Confound them all! They'd be even
glad to have pranks played on me here
to-night the brats and that devilish
schoolmaster would, anyhow!".
, He stood at the window a moment
and seemed to relapse into his former
nuBeraDie reflections, .1 It was one of
tnose eerie nights when It Is dark and
clear by turns, and the wind leaps
cross the face of nature la cutting,
withering pulsations filling all the outer-world
with Invisible forces and pres
ences. i. -
"Yes,! continued the man at the win
dow in an ugly tone, "waste, waste,
waste! Look at that cloud of leaves.
Every one's got to go.; Thatfs waste.
Grass Is all bent and matted. That's
waste. Birds fussed, and fumed all
summer building their nests. Dead
now; and that's waste, too. If I'd made
the earth and the things in it, there'd
been no such dodrotted folderol!"
' He turned hla great eyes peeringly
Into the night The roof of a gray old
church loomed darkly above the writh
ing branches of surrounding trees, and
'Struther Kannock's face darkened.
; "That: cost. ten thousand," he mut
tered. "What aUflred nonsense and
waste that is!" j'- ;,. , .7
,-. At thai moment the scant moonlight
revealed a little; huddle of white tomb
stones like crouching' ghosts against
the hills beyond the ehurch front, and
one, taller than the rest seemed to fill
the man at the window with hateful re
sentment and bitterness, j
He shook his fist menacingly 'toward
it, railing horribly at It for a time while
walking back and forth m the old li
brary with a hard, impatient tread.
"I'll lerel you yet too!" "he went on
with passionate vehemence. "What's
your miserable white face got to be ev
erlastingly looking ' tin way for?
You'd a starved bat for me. Your wife
and brats would; a starved but fpr me.
You wouldn't even had a head stone
but for- me. -. Anson Kannock. you're
dead and dust ten year! Stay there,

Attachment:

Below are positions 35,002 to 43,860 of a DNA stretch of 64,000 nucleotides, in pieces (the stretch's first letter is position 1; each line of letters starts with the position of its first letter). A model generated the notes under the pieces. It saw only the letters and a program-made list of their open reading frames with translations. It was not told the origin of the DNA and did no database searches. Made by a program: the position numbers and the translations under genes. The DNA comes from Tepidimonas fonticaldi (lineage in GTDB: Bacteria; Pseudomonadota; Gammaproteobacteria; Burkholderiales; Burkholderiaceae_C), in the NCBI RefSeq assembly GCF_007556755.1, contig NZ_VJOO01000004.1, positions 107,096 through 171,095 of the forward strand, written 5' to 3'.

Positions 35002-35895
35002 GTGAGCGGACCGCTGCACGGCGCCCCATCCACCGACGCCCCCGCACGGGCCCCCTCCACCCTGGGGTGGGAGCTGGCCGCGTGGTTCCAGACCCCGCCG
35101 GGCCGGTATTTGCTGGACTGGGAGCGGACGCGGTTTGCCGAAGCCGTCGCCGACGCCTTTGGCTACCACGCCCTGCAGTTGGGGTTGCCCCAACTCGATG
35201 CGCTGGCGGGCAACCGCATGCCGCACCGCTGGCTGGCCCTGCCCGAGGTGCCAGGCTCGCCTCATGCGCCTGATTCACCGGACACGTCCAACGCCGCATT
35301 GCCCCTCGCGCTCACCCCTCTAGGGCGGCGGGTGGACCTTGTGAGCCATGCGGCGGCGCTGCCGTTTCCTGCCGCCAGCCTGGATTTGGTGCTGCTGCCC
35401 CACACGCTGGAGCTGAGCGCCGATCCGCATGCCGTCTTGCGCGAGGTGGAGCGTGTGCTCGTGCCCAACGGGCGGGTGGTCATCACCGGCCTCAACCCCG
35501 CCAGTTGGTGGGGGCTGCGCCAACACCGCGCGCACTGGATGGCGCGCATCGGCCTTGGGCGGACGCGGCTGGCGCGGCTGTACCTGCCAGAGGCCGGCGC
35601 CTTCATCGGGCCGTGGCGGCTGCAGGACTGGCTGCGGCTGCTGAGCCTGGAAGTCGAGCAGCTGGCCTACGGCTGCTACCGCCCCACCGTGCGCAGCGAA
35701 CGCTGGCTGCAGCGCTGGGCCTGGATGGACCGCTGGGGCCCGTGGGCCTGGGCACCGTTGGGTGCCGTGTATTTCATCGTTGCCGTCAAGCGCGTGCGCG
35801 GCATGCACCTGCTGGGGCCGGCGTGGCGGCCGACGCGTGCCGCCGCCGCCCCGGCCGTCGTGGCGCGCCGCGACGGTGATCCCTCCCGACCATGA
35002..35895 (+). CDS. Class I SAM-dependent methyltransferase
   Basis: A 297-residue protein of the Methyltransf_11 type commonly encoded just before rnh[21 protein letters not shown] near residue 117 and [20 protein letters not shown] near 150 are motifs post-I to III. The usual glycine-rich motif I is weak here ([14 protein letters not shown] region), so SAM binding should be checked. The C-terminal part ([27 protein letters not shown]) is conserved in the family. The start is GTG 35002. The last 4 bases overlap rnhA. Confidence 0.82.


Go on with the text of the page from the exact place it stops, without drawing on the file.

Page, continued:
you fool. Keep away from me. Lie
quiet now! or I'll Til Who says I ain't
done right by yout Who says I ain't
done Ught iy them? Who says '"J '
The door to the library opened. Its
Inmate creamed out as though his
brother's ghost had stalked from the
graveyard to answer his self-justifying
But the one at' the door was only
dead Anson Kannock' widow, stooped,
apologetic bumble, patiently ready for
complaint or curse, and timidly bearing
a few letters In her hand to the master
of Kannock Manse.
The pale, bent little woman looked at
'Struther Kannock In fear and trepida
He took the letters, glared at their
bearer as If to fathom ber thoughts
and said, with a pretence of rough joc
ularity: "Susan, I was Just practicing my
part. In case any of those young scala
wags come around here with their Hal
loween doings to-night I've made up
my mind to have no more of 'em; not
"Yes, brother Anstruther."
"I'll lame some of 'em for life; for
life, mind. No pranks to-night, now.
And If that boy and young woman of
yours are up to anything, you better
get 'em to bed early. Are they up to
anything, now, Susan T" '
He turned on her with the question
so suddenly and savagely that the wo
man retreated in fright faltering only,
"Yes, brother Anstruther."
"And yes, brother Anstruther,
what?" he returned, glaring and snap
ping like an animal at the helpless wo
man before him. ,
"Only only some little Innocent
amusement, I'm sure, brother Anstru
ther. But I'll stop it sir. Oh, I will
stop it sir, if It annoys you; Indeed I
She pleaded so, In ber tones, her man
ner, her very cowardly and worn-out